Storing hazardous materials


When the storage of any chemical product in a specialized plant it is performed, it is essential to follow a set of rules and precautions in order to maintain both its optimal state, and the necessary safety measures to avoid incidents of any kind. Among all the aspects taken into account for this purpose, one of these precautions consists of all the incompatibilities that may occur with the stored chemical materials.

The characteristics of the different products that can be regarded as “chemicals” make their storage a very risky procedure, even if they are in the same chemical tray or subdivided within, or even if separated in the same room. The fact is that there are materials capable to generate chain reactions such as explosions, chemical fires or toxic gas emissions. And even when those materials are correctly stored, there is another point to have bare mind: if there is a chemical fire anywhere in the plant, and this reaches the chemical storage facility, it is mandatory that the methodology used to control this fire would be compatible with those materials. In this way, it is possible to avoid unsustainable or out of control situations that could cause bigger damage. In order to ensure that all the stored products are regarded under the compatibility standards, an inch by inch procedure must be followed.

In order to follow the procedure, it is important to:

  1. Establish the type of all the chemical products, and grade of danger.
  2. From there, proceed to determine incompatibilities amongst those which are from a different class.
  3. Establish different class of more specific products incompatibilities.
  4. Apply safety measures that avoid possible reactions among the products.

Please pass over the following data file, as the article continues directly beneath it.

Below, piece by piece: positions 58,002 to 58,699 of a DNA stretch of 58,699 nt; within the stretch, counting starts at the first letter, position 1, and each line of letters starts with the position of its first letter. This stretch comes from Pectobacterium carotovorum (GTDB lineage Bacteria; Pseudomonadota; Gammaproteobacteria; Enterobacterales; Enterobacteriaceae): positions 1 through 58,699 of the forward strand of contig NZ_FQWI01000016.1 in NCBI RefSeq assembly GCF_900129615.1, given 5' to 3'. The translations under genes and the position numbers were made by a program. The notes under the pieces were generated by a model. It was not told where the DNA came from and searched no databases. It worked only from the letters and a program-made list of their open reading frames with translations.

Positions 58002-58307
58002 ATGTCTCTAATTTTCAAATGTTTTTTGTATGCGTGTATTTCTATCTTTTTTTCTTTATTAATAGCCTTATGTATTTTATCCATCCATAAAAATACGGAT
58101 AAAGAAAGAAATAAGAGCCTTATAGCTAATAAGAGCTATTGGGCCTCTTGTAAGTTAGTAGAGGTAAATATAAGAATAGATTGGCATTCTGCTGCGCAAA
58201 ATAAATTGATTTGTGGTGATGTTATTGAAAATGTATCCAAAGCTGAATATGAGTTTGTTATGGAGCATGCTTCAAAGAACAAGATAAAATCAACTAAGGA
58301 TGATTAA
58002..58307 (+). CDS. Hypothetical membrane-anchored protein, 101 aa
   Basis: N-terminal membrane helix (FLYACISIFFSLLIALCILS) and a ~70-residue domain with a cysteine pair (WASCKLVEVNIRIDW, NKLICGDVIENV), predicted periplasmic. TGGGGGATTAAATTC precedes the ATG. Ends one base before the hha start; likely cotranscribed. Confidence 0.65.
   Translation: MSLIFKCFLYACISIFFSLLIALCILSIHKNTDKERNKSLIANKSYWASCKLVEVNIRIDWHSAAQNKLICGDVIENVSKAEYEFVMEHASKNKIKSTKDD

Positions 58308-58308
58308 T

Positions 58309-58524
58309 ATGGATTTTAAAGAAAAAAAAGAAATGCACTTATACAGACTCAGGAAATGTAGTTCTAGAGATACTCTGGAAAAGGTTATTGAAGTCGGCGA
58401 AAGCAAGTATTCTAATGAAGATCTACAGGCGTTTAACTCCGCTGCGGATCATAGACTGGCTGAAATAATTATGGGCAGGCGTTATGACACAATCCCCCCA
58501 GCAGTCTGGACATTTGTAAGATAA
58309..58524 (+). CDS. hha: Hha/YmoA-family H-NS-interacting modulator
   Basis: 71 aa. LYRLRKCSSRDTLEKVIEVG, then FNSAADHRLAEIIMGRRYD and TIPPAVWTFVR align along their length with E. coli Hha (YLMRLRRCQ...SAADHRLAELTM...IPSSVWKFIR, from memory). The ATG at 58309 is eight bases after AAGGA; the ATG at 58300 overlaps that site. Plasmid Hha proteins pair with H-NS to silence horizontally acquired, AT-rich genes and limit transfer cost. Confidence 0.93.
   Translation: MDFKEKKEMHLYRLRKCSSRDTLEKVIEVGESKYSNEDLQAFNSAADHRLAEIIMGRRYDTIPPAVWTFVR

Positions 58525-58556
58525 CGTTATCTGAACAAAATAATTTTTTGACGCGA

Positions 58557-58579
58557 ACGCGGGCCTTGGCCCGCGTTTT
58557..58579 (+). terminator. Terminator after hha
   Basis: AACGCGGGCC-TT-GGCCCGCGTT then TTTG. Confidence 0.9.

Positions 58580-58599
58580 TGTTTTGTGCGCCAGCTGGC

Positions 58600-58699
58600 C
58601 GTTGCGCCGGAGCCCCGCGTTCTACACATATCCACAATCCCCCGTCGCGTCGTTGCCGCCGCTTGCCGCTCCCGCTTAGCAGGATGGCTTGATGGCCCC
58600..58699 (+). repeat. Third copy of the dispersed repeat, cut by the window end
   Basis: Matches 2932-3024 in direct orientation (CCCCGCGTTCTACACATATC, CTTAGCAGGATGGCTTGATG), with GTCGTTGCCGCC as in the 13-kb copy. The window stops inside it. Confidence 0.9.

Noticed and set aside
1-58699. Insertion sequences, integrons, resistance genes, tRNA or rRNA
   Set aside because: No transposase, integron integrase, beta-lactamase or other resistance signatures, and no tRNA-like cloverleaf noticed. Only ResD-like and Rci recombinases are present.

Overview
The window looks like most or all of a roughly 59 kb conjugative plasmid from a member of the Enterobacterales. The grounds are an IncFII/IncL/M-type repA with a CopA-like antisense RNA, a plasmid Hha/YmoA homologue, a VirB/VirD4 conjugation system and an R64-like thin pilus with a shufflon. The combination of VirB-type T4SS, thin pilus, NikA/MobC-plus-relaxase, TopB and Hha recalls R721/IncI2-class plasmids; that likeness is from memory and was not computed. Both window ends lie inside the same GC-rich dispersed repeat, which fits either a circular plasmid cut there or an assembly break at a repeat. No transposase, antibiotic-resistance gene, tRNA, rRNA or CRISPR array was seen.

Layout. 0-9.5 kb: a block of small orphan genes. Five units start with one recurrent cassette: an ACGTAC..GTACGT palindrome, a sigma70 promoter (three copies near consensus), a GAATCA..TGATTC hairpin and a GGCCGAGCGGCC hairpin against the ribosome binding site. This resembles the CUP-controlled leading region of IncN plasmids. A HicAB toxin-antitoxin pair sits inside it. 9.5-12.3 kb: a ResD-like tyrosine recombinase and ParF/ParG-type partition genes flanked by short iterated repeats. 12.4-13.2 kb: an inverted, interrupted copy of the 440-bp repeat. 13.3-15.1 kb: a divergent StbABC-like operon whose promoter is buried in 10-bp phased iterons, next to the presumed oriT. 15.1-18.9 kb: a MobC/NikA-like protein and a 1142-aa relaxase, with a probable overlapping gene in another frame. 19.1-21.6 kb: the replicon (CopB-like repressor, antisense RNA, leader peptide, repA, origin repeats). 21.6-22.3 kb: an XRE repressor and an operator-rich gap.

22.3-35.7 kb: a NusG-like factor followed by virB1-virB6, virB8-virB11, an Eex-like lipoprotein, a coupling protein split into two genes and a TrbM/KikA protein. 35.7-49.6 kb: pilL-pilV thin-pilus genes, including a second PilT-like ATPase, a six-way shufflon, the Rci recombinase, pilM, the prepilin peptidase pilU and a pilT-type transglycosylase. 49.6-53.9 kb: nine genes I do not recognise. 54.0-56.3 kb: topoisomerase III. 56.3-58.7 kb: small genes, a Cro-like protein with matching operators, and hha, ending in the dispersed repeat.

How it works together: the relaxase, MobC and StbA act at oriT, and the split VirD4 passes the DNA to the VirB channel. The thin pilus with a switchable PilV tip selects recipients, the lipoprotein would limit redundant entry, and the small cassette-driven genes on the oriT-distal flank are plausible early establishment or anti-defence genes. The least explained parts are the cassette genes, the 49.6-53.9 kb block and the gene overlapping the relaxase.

5. Control the entrance of these products in the storage facility area without incompatibilities of any kind.

In this way, as a general rule, only those chemicals belonging to the same class should be stored together. However, there may be certain incompatibilities among them; in that case, all the relative information have to be gathered in the MSDS (Material Safety Data Sheet). There are also specific cases where different types of chemicals can be stored together, but there will be always restrictions and safety measures to be followed. Even so, there are certain chemical materials that should never be stored together.

The CLP Regulation (Classification, Labelling and Packaging) gives a series of pictograms and depictions according to the hazard that each material represents; even then, it has to be kept in mind that when two materials share the same depiction, does not mean that they are automatically compatible to be stored together. This regulation serves as an orientative guide, but the best option is to elaborate a table with all the necessary specifications, and in which every material must be identificated based on their compatibilities. Only in this way, all  product handling workers will know by heart the procedure, and avoid any risk.

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